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Pope Francis waves to pilgrims and visitors during the Sunday Angelus Pope Francis waves to pilgrims and visitors during the Sunday Angelus  (Vatican Media)

Pope at Angelus: humble faith has no bounds

Pope Francis reflected on the Sunday’s Gospel of the healing of the daughter of the Canaanite woman who provoked the Lord to admire her faith.

By Sr. Bernadette Mary Reis, fsp

On Sunday Pope Francis focused his words before reciting the Angelus on the day’s Gospel. He highlighted the faith of the Canaanite woman who sought healing for her daughter and showed that humble faith has no bounds.

Cry of suffering

While Jesus is in foreign territory to the north of Galilee a Canaanite woman approached him begging Him to heal her daughter. “Have mercy on me, Lord” is the cry from a mother who feels helpless, a “cry that is born out of a life marked by suffering”, Pope Francis said.

The mother insists, even though “Jesus initially ignores her,” and even after Jesus says His mission "is directed only to ‘the lost sheep of the house of Israel’." At that point, Pope Francis said, Jesus “puts her to the test, citing a proverb: It is not fair to take the children’s food and throw it to the dogs”.

Jesus's admiration

Her response, said the Pope, shows that the woman senses the Most High God present in Jesus: “Yes, Lord, yet even the dogs eat the crumbs that fall from their masters’ table.” That trust-filled wisdom “touches the Master’s heart,” provoking Him to admire her faith with the words “Woman, great is your faith! Let it be done for you as you wish” (v. 28).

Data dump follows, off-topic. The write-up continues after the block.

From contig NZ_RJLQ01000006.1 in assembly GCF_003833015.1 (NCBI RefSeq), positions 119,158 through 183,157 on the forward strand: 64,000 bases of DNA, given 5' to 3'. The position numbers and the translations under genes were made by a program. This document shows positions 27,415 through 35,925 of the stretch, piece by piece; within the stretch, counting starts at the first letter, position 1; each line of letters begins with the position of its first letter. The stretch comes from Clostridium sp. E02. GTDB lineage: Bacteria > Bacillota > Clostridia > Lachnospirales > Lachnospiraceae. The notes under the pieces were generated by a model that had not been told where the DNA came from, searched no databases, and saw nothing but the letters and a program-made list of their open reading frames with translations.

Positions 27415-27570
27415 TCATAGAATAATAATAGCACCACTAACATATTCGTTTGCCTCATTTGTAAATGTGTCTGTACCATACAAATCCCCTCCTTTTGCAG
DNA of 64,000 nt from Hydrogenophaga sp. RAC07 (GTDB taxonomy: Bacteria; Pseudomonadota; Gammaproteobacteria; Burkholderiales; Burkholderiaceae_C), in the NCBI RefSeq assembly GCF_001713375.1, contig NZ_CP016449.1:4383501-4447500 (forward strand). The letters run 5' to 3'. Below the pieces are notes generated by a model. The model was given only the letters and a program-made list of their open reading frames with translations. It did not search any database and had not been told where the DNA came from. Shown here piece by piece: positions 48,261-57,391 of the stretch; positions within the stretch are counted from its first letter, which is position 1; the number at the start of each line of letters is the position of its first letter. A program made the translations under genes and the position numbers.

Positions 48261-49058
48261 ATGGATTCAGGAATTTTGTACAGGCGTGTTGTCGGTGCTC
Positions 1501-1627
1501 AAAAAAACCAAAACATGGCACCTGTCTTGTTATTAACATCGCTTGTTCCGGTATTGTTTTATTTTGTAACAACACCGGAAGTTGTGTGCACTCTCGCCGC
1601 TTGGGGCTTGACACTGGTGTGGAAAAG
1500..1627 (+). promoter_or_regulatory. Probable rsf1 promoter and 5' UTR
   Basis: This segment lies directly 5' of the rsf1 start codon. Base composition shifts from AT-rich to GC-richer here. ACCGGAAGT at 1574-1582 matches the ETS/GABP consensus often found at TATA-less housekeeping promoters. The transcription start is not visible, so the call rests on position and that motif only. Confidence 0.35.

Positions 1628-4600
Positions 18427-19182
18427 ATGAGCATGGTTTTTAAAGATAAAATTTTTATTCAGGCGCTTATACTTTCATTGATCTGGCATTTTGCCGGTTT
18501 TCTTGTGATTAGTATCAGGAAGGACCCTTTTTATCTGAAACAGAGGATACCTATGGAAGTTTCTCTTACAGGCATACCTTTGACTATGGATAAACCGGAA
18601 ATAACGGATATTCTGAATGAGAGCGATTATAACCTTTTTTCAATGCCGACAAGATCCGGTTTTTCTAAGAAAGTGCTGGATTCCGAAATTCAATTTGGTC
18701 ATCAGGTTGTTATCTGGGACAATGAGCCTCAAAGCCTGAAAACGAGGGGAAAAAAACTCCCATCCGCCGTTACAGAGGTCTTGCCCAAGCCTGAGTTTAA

Pope Francis then reflected on “What type of faith is great.” Our faith is great when we bring our wounded past to Jesus’s feet, “asking Him to heal it, to give it meaning.”

Bringing our story to the Lord

Each one of us, the Pope continues, has our own story, a story that is often difficult, filled with pain, misfortunes, and sins. “What do I do with my story,” he asked. “Do I hide it?” No, the Pope said. Instead, “We must bring it to the Lord,” with the prayer, “Lord, if You will it, You can heal me.”

This is what the woman in Sunday’s Gospel teaches us, the Pope said, inviting everyone to consider their own life-story and to make the Canaanite woman’s prayer their own. “Let us go to Jesus, knock on Jesus’s heart, and say to Him, ‘Lord, if You will it, You can heal me’.”

Jesus loves us as we are

We will be able to do this, the Pope continued, “if we always have the face of Jesus before us.” Pope Francis insisted that Jesus loves us “as we are, without make-up,” with a love and compassion “that bears our sins, our mistakes, and our failures.”

Finding Jesus in the Gospels

The Holy Father once again invited everyone to carry a copy of the Gospels with them, in their pockets or purses, or even on their phone – because it is there, in the Gospels, “that you will find Jesus as He is, as He presents Himself… You will find Jesus who loves us, who loves us a lot, who tremendously wants our well-being.”

Pope Francis concluded his reflection with the prayer that the Blessed Virgin Mary “might intercede with her prayer so that the joy of faith and the desire to communicate it with the witness of a consistent life might grow in every baptized person,” and that we might be given the courage to draw near to Jesus and pray, “Lord, if You will it, You can heal me.”

Playback of Pope Francis's Angelus message, 16 August 2020
16 August 2020, 12:15